Blinded by science

Extracurricular competition in the Clark County School District isn't limited to the athletic fields.

Last weekend, a five-member team from Advanced Technologies Academy took home the trophy in the Nevada Regional Science Bowl, besting 31 other teams from Nevada, California and Utah.

The Las Vegas area was well-represented, with Green Valley High taking second and The Meadows finishing third.

The Science Bowl -- created in 1991 and hosted in Las Vegas by the U.S. Department of Energy -- is designed to challenge student knowledge in advanced math, astronomy, physics, biology, chemistry and Earth science. The format is similar to that of the TV game show "Jeopardy!"

You can bet these kids don't spend too much time watching the Kardashians.

The team from Advanced Technologies -- located near Rancho and Vegas drives and coached by biology teacher Becky Colledge -- earned $5,000 for their school. Of greater importance, they earned an all-expenses-paid trip to Washington, D.C., in late April to compete in the Energy Department's National Science Bowl.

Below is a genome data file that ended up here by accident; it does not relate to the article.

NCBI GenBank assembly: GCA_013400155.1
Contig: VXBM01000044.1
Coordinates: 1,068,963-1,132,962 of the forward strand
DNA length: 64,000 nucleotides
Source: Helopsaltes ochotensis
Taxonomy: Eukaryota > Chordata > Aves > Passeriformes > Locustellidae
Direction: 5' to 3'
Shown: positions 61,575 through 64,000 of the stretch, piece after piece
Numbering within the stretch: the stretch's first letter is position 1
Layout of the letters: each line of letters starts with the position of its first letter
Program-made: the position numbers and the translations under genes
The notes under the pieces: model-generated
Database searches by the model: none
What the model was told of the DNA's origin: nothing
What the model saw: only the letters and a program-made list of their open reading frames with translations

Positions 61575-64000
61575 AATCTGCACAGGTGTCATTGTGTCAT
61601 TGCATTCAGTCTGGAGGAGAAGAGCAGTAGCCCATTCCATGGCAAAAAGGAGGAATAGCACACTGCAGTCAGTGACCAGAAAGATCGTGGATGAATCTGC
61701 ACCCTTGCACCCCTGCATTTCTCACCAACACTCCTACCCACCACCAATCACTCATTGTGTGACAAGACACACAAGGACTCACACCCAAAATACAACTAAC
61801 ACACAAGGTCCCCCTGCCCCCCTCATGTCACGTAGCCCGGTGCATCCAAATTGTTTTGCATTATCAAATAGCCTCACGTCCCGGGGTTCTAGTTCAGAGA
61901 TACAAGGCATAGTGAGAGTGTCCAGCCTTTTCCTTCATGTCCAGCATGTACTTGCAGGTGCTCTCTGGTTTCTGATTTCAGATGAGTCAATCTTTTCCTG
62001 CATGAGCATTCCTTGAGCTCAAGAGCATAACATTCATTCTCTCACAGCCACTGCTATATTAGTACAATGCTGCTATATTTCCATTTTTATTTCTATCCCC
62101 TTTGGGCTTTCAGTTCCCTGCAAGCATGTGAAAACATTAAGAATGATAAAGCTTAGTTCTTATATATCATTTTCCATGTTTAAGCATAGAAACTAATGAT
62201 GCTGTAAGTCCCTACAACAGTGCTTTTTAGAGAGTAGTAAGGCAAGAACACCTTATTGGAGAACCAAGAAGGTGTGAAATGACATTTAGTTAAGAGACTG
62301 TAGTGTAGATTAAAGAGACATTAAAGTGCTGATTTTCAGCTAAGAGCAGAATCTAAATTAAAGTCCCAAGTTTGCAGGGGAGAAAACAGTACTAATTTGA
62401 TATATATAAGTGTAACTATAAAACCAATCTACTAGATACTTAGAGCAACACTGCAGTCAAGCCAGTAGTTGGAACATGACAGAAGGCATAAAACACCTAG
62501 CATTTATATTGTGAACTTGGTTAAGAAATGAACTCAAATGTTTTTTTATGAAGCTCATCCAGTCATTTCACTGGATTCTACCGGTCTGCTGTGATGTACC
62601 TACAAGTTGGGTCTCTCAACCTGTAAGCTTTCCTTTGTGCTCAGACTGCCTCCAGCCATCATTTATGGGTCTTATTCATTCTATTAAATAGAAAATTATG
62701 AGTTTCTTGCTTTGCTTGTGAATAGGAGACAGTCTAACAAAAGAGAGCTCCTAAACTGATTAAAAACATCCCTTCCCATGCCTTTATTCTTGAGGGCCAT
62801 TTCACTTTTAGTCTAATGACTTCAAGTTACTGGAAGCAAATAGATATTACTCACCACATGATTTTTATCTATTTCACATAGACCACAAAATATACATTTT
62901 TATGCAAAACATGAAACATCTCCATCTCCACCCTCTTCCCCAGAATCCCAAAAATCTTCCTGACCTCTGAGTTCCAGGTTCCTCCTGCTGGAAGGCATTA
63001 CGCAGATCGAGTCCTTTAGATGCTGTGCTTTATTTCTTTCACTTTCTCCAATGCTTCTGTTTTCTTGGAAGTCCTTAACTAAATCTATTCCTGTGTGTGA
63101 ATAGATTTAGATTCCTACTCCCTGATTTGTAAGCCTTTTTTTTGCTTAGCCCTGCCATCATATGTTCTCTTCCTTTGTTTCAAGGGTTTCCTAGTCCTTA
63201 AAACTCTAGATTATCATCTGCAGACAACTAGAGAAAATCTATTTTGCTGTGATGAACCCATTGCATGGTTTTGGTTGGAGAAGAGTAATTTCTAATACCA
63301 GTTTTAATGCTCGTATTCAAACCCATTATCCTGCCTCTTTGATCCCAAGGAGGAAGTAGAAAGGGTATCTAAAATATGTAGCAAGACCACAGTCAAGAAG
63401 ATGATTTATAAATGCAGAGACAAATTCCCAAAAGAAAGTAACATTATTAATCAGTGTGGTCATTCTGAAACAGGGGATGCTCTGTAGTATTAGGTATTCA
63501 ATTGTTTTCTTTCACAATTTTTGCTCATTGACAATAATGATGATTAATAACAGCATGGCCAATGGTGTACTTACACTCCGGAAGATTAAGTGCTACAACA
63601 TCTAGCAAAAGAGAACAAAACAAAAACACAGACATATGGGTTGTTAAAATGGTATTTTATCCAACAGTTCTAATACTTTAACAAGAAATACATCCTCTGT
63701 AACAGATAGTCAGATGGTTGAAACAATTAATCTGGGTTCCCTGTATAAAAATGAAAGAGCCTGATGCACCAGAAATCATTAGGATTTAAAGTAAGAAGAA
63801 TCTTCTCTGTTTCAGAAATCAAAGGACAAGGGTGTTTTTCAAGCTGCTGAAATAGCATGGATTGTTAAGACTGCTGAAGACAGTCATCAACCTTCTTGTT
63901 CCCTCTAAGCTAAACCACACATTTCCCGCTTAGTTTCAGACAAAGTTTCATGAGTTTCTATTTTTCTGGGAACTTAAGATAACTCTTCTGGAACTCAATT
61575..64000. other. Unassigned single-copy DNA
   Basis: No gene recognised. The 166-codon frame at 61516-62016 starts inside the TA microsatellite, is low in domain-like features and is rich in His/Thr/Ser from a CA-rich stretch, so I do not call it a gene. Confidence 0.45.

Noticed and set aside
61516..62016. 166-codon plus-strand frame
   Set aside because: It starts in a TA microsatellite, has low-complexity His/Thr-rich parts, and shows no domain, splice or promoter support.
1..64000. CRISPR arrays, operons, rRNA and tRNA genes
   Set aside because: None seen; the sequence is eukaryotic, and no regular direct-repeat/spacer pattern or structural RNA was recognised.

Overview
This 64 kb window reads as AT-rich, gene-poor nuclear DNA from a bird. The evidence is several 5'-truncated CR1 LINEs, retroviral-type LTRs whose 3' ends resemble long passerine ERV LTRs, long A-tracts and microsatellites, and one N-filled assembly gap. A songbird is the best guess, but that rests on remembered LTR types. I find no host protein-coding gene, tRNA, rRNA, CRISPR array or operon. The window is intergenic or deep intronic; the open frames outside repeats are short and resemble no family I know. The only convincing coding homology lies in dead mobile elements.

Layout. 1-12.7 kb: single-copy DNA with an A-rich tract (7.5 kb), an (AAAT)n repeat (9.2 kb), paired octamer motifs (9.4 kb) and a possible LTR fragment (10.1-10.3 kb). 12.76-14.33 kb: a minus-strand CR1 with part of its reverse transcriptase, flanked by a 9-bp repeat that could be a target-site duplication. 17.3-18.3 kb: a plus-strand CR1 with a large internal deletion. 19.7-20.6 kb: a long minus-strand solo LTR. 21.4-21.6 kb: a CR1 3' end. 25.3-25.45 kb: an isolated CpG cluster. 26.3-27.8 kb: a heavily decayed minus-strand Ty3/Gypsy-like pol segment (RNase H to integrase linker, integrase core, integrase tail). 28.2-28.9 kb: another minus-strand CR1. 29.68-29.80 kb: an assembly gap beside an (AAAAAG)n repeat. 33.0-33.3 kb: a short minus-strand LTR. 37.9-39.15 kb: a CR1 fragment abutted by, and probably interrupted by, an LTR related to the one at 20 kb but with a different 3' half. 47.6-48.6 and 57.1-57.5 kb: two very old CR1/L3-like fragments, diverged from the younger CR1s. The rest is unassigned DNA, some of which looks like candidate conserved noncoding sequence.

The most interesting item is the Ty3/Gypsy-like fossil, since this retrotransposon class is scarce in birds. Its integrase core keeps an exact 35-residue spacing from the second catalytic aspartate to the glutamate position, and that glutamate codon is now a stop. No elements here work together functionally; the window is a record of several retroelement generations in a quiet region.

While competing against more than 100 teams for the national title, the Advanced Technologies squad will have to endure questions such as:

Some bacteria in the colon manufacture:

A) peptidases

B) vitamin K

C) trace elements

D) essential amino acids

No, we don't know either.

While much of the news coming out of the Clark County School District focuses on low test scores and underperforming campuses, the Advanced Technologies Academy win offers a much-needed reminder that the district each year is also producing hundreds of gifted young people destined for high achievement and success.